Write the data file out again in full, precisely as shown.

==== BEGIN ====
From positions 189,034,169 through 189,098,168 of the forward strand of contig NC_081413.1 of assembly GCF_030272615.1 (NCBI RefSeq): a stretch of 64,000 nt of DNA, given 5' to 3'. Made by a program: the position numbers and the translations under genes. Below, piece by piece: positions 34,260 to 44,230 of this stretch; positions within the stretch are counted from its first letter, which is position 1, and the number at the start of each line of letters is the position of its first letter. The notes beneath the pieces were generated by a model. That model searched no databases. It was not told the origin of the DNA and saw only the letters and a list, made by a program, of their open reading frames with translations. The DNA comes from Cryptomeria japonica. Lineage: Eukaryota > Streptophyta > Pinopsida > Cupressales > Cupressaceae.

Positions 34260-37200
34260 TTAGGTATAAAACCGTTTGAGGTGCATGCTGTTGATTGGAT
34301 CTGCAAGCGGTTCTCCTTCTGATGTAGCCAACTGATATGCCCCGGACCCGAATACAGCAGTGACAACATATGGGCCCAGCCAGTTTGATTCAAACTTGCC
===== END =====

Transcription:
From positions 189,034,169 through 189,098,168 of the forward strand of contig NC_081413.1 of assembly GCF_030272615.1 (NCBI RefSeq): a stretch of 64,000 nt of DNA, given 5' to 3'. Made by a program: the position numbers and the translations under genes. Below, piece by piece: positions 34,260 to 44,230 of this stretch; positions within the stretch are counted from its first letter, which is position 1, and the number at the start of each line of letters is the position of its first letter. The notes beneath the pieces were generated by a model. That model searched no databases. It was not told the origin of the DNA and saw only the letters and a list, made by a program, of their open reading frames with translations. The DNA comes from Cryptomeria japonica. Lineage: Eukaryota > Streptophyta > Pinopsida > Cupressales > Cupressaceae.

Positions 34260-37200
34260 TTAGGTATAAAACCGTTTGAGGTGCATGCTGTTGATTGGAT
34301 CTGCAAGCGGTTCTCCTTCTGATGTAGCCAACTGATATGCCCCGGACCCGAATACAGCAGTGACAACATATGGGCCCAGCCAGTTTGATTCAAACTTGCC